Hazing News

A postscript to Jason Pierre-Paul story

What’s worse than no apology at all for doing something stupid and egregious?

Giving out a lame, non-apologetic apology.

And Jason Pierre-Paul of the New York Giants has just given a prize one.

If you saw “All the President’s Men,” you no doubt recall how the Washington Post editor talked about the Watergate criminals non-denial denials?

Well, let’s call Jason Pierre-Paul’s “apology” exactly what it is.

A non-apology.  What did he say about using the N-word? Shaming Prince Amukamara in front of his teammates?  Making the entire sports world aware that the Giants routinely toss rookies into an ice tub as a matter of hazing practice?

“For us guys, it was funny, but to the media and all the fans, they didn’t find it funny. I apologize to my fans. It was just a joke that [went] bad,” Pierre-Paul squealed.

Absolute BULL.  This was no joke.  It was bullying.

And the non-apologetic apology to get fans and media off his back is very transparent.  –Moderator Hank Nuwer

By Hank Nuwer

Journalist Hank Nuwer is the Alaska author of Hazing: Destroying Young Lives; Broken Pledges: The Deadly Rite of Hazing, High School Hazing, Wrongs of Passage and The Hazing Reader. He has written articles or columns on hazing for the Sunday Times of India, Toronto Globe & Mail, Harper's Magazine, Orlando Sentinel, The Chronicle of Higher Education and the New York Times Sunday Magazine. His current book is Hazing: Destroying Young Lives from Indiana University Press. He is married to Malgorzata Wroblewska Nuwer of Warsaw, Poland and Fairbanks, Alaska. Nuwer is a former columnist for the Greenville (Ohio)Early Bird and former managing editor of the Fairbanks Daily News-Miner in Alaska.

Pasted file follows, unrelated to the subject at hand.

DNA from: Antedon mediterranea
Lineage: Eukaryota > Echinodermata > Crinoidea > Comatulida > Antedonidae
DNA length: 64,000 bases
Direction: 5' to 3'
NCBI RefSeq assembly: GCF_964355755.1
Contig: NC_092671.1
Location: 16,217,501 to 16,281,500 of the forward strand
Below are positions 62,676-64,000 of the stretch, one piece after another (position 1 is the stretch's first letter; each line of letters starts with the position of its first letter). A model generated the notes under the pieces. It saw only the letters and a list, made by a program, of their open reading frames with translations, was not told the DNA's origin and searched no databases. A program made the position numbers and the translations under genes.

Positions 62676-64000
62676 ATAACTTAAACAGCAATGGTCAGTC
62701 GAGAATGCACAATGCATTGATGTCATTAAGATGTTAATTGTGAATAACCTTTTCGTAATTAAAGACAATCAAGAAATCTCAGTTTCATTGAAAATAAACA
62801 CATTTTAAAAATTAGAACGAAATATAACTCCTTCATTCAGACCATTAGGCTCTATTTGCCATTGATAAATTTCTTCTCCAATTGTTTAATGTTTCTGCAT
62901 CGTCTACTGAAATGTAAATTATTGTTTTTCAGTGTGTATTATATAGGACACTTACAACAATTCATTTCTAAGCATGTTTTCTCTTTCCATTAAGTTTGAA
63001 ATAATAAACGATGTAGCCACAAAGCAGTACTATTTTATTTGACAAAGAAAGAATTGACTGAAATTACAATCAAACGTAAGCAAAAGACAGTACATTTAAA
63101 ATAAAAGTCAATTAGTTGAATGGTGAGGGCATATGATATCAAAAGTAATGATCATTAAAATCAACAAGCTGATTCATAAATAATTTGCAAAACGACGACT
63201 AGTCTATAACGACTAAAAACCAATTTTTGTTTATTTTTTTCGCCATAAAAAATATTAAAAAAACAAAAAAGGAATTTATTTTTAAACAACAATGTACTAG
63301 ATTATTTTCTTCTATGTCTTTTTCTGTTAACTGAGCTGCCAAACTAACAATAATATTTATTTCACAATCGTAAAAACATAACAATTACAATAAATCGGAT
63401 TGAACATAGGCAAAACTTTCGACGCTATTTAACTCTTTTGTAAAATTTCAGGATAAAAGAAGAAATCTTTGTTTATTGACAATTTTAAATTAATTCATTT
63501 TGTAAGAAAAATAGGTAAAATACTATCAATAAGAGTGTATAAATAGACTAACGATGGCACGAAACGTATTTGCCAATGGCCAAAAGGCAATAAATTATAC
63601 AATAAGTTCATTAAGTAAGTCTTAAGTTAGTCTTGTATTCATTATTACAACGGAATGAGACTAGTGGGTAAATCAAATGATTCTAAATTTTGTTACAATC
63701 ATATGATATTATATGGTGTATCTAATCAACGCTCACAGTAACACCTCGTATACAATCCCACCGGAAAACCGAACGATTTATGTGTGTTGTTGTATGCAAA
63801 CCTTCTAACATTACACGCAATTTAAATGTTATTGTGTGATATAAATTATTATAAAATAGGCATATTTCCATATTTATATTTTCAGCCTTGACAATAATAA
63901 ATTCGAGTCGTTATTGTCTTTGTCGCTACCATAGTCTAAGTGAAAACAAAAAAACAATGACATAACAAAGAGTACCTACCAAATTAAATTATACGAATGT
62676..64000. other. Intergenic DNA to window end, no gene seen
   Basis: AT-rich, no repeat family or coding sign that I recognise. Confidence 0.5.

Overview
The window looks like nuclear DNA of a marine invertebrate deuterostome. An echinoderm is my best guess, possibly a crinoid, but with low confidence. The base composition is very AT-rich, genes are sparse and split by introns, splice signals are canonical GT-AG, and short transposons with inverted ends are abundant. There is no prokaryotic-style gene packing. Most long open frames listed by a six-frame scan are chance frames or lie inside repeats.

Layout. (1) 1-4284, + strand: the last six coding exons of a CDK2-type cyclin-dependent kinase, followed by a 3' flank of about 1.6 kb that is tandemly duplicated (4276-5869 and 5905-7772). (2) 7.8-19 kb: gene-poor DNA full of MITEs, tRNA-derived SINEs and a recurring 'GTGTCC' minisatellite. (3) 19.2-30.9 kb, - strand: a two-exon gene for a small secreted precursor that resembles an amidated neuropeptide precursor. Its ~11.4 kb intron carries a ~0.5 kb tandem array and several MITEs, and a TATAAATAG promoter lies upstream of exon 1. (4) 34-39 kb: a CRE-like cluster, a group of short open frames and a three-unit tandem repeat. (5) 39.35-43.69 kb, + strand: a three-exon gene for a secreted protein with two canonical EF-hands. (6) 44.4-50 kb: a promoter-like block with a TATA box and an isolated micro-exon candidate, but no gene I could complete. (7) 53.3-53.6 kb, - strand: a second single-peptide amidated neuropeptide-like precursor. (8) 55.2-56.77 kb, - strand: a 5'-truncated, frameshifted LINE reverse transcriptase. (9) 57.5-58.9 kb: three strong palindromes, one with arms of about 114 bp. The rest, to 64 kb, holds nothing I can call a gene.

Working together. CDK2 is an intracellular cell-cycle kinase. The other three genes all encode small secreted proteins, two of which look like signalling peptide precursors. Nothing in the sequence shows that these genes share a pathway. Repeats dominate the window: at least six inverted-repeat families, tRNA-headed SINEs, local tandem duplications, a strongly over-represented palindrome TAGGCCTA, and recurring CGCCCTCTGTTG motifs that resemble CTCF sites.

Nuwer was named the Ohio Society of Professional Journalists columnist of the year in 2021 for his “After Darke” column in the Early Bird. He also won third place for the column in 2022 from the Indiana chapter of the Society of Professional Journalists. He and his wife Gosia, recently of Union City, Ind., have owned 20 acres in Alaska for many years. “The move is a sort-of coming home for us,” said Nuwer. As a journalist, he’s written about the Alaskan Iditarod sled-dog race and other Alaska topics. Read his musings in his blog at Real Alaska Daily-- and in his weekly column "Far from Randolph" in the Winchester Star-Gazette of Randolph County, Indiana.

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